There is the old saying “the squeaky wheel gets the oil,” so this week I bring you this query:



Ahem.  It sounds like you are yelling, dear, because according to internet etiquette (aka netiquette), you *are* yelling.

Granted, if one’s main experience with the internet was that of, for example, the comments section on news items, one might form the impression that there were no conventions of polite online behavior.

Let’s leave trolls out of this week’s discussion though—that’s a whole ‘nother column.

The topic at hand, though, is not necessarily the fact that you’re yelling, it’s why all capital letters is interpreted as such.

So this week we’re going to delve into the world of internet history and look at how the conventions of online behavior developed.

For those interested in the development of netiquette, I would recommend taking a look at our communication, psychology, or sociology databases. We have many listed by subject from our “databases” page on our website.

A search in LibraryOnesearch for “netiquette” and “shouting” brings up numerous materials that discuss how the use of all caps is equivalent to a person screaming in your ear.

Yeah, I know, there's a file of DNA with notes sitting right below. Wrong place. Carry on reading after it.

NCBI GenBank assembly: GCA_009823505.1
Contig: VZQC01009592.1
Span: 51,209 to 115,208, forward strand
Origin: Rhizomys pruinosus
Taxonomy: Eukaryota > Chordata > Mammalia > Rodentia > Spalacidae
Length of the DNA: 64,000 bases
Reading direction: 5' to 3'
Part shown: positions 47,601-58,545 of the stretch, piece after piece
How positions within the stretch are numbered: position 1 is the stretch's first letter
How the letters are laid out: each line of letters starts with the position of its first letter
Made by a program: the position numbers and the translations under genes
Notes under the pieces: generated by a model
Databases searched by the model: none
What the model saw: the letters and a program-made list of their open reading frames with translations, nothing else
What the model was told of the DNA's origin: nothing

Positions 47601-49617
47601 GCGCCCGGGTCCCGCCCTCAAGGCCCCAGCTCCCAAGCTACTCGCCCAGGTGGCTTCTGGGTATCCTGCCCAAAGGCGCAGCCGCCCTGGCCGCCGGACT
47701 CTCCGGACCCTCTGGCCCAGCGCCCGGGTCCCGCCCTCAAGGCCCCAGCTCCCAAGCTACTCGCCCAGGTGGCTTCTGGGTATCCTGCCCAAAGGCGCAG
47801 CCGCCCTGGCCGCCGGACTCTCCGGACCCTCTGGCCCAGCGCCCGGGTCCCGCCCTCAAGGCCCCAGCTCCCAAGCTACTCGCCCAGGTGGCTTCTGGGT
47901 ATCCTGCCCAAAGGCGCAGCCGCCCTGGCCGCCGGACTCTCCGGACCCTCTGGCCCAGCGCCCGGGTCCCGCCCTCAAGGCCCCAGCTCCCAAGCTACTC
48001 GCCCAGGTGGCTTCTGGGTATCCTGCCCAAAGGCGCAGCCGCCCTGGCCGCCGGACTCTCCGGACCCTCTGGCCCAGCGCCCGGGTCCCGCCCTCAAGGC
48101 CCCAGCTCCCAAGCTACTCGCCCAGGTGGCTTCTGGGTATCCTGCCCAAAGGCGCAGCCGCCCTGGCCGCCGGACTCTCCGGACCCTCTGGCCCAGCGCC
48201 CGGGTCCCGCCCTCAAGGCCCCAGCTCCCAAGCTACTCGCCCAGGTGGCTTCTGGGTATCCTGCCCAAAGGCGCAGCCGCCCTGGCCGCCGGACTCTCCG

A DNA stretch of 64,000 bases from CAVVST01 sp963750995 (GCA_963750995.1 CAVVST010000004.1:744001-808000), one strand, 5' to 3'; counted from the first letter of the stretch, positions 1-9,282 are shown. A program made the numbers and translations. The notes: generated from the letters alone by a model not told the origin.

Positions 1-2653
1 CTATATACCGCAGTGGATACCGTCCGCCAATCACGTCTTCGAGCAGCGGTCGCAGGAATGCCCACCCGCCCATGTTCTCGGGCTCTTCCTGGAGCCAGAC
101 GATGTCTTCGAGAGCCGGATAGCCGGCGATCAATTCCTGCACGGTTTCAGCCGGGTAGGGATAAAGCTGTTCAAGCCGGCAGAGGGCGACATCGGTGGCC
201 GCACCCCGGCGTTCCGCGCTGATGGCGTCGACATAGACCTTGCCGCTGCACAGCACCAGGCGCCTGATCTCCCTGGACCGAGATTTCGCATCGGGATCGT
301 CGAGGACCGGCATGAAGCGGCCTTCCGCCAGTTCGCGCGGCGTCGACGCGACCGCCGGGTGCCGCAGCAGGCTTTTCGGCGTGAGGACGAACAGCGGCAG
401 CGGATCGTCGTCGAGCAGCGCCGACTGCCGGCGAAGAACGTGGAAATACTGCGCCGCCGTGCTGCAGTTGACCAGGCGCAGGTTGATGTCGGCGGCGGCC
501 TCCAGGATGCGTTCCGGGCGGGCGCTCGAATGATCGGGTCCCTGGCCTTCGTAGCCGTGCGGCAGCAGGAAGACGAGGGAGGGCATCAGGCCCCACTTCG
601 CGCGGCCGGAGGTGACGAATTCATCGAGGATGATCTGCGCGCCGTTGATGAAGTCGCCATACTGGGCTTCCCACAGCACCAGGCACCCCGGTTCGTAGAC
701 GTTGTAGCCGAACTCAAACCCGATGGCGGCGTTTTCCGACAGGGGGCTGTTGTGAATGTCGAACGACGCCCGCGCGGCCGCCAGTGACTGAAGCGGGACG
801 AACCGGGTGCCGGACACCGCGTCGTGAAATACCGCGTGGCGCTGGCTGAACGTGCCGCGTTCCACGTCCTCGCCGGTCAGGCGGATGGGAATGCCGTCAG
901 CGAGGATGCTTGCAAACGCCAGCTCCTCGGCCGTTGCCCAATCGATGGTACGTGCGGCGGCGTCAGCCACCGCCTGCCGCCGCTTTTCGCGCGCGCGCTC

If we use the handy date limits and take things back all the way to the dawn of mass internet time (1990s), we find lots and lots of news items, books, and articles that contain some form of general hand-wringing over the impolite behavior showing up in email and the then-popular bulletin boards/usenet groups.

Clear rules emerged early on as to what was acceptable and what would get you shunned.  The Librarian had any number of examples to cite from today, but the following was chosen because of its charmingly quaint description of the internet as “a 24-year-old network linking an estimated 1.5 million machines:”  

Branscum, D. (1993). Swap tips around the world. Macworld, 10, 63. Retrieved from http://search.

In the above article, the author also mentions, in a section on netiquette: “Don’t type in all caps–it’s the online equivalent of shouting.” 

So you see, even back in 1993, it was commonly understood that the use of all capital letters caused one to be seen as either very angry or perhaps in need of a hearing aid.  

If you’d like to browse some of the early internet, and you’re not already familiar with The Wayback Machine, then check out It’s quite fascinating, and for some of us makes for a fun (or depressing) trip down memory lane.  

For a more general study of online codes of conduct, you might check out this ebook from the library as well:

Arendholz, Jenny (2013). (In)Appropriate Online Behavior : A Pragmatic Analysis of Message Board Relations.

Until next week, continue to mind your Ps and Qs, and submit your most difficult queries to or the email below.  


Remember that we are always available to answer your questions via our Ask-a-Librarian service!  

Send me your hardest questions at  or email [email protected]